The panels created from mass timber are solid and load-bearing because they are bound together for extra strength and stability
The columns, beams, and panels are fire tested and rated to ensure they meet building code requirements
This type of construction is an eco-conscious solution to traditional-multistory concrete or steel apartment
7. What are the advantages of using this construction type for commercial spaces?
People are often worried about mass timber construction.
Because it’s less expensive than steel and concrete, they automatically assume that it’s cheap and low-quality.
However, businesses around the country are gravitating toward this type of construction because of its benefits.
Here’s a quick overview of the advantages:
Strong and durable building materials
It’s often shocking to people when they learn that cross-laminated timber is stronger than steel.
It’s five times more insulative than concrete and 350 times more insulative than steel.
Its lightweight nature means the frame supports less mass, which results in increased structural strength.
Fewer load-bearing walls
When there’s stronger support, you can use fewer load-bearing walls in the interior.
This is great for commercial buildings because you can create huge open floor plans and accommodate more occupants, workspaces, etc.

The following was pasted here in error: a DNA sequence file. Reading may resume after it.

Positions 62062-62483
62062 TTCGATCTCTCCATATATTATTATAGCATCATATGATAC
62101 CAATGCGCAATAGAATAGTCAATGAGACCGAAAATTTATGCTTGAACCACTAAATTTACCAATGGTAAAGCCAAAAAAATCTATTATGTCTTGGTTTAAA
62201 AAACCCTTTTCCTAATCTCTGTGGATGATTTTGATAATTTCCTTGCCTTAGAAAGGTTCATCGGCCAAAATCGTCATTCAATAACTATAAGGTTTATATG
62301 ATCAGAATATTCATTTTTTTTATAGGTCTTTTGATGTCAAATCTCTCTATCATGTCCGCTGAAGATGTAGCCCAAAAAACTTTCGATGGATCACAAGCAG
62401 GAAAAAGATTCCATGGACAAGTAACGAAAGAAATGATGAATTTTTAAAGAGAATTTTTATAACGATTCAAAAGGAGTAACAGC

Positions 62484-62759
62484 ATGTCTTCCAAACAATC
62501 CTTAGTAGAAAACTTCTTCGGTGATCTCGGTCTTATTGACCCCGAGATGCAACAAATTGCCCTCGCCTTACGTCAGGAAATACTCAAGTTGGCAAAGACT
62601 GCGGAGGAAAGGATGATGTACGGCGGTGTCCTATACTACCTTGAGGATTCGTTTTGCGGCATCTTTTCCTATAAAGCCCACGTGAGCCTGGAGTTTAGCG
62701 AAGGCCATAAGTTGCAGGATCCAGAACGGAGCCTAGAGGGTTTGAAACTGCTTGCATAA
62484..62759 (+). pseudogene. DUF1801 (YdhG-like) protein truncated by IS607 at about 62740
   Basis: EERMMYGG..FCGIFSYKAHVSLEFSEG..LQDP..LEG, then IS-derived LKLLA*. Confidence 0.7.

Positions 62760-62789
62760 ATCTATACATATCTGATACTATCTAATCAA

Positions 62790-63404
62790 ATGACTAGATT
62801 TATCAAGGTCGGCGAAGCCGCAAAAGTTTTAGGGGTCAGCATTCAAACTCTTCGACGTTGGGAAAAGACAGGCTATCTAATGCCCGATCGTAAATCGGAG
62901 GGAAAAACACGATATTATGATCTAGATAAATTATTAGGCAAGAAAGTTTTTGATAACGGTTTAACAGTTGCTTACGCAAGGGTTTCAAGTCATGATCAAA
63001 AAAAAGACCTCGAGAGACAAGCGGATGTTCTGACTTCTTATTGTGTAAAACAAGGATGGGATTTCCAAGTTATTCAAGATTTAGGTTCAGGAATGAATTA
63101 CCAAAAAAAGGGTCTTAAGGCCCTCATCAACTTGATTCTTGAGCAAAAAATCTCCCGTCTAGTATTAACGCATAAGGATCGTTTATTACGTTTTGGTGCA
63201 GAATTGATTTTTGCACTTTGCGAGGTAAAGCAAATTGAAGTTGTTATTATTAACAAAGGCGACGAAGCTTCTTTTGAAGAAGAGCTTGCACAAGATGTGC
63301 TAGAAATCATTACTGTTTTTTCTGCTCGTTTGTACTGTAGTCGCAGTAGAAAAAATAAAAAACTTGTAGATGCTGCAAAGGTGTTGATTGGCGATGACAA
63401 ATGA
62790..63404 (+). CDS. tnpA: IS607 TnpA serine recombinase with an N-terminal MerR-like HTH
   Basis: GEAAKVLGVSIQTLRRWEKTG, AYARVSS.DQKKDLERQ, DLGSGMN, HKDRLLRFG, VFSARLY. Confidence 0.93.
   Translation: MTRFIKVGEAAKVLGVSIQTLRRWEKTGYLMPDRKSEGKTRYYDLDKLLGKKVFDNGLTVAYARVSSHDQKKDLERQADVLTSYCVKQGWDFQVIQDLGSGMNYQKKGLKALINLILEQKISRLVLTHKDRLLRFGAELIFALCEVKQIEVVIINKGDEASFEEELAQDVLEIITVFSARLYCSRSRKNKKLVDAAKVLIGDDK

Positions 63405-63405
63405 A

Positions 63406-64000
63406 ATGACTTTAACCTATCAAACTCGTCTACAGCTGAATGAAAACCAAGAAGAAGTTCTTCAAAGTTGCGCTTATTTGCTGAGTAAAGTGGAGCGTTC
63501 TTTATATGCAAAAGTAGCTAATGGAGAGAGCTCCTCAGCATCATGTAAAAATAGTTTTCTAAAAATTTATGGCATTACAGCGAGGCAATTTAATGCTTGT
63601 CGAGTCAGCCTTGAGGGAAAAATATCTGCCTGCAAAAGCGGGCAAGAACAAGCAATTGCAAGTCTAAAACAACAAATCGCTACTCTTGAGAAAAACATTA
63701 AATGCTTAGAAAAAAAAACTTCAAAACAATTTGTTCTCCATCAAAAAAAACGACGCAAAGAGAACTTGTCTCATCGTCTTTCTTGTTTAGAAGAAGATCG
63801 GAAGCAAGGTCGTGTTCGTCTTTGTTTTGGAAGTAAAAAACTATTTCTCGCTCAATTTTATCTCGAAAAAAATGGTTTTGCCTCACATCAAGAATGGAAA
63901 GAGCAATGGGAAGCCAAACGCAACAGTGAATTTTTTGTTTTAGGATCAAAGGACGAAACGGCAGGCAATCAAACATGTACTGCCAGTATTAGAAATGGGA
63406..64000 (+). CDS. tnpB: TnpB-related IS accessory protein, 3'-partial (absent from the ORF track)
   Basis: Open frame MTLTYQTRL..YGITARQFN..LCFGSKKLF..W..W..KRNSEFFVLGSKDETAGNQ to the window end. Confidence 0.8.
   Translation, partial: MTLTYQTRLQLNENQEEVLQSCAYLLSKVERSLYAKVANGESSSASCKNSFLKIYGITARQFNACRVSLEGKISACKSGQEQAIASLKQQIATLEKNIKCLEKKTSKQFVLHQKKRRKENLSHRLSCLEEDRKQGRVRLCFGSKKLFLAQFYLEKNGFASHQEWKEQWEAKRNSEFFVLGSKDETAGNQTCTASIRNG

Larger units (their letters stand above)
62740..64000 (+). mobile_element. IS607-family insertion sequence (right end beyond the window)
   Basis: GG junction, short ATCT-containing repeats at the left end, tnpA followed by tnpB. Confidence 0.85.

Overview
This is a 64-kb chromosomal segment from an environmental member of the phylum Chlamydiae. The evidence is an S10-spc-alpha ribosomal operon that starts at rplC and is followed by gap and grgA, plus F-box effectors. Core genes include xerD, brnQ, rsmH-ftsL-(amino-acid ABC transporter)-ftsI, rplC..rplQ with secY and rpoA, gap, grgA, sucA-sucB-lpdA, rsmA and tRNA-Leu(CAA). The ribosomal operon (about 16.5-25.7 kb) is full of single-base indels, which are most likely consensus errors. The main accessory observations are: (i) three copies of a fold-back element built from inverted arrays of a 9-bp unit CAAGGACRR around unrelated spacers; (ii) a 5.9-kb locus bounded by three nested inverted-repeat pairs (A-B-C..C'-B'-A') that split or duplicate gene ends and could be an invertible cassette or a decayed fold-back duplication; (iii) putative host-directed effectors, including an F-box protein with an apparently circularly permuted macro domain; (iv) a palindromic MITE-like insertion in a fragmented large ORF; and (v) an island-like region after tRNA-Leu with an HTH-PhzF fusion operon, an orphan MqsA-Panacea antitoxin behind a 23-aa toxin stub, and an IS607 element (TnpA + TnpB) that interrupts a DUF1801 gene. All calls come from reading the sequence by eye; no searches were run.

Once again, it’s surprising but CLT planks are thick, which makes them fire-resistant.
They’re just as fireproof as steel beams.
As long as mass timber is harvested responsibly, it’s an environmentally friendly and renewable resource.
You can see more about how this is an eco-friendly resource below.
When a material is functional, there’s always a concern that it’ll be ugly.
However, CLT offers a pleasing aesthetic.
Beautiful wooden rafters and walls create a warm, inviting atmosphere for customers, employees, and building occupants.
This is an all-around great option!
8. Is mass timber construction fire-resistant?
Yes, mass timber is fire-resistant.
In a test, a 5-ply cross-laminated timber (CLT) panel wall was subjected to temperatures exceeding 1,800 degrees Fahrenheit.
The wall lasted 3 hours and 6 minutes, which was an hour and six minutes longer than the 2-hours rating that the building code requires.
Why is this material so fire-resistant?
In these scenarios, exposed mass timber chars on the outside.
The char forms an insulating layer that protects the interior wood from damage.
Mass timber also has the ability to have a nearly damage-free performance during a contents-fire burnout even if it’s protected with gypsum wall board.
9. Is mass timber construction eco-friendly?
Mass timber is an eco-friendly and sustainable option if you’re hoping to reduce carbon dioxide emissions.
When you replace steel with mass timber, you reduce carbon dioxide emissions between 15 and 20 percent.
Some estimates state that using cross-laminated timber and other emerging wood technologies in buildings that are 7 to 15 stories tall could have the same emissions impact as removing more than 2 million cars off the road for one year.
This is a solution that could have a huge impact on climate health moving forward.
Studies have also shown that building with wood produces fewer greenhouse emissions than building with other materials.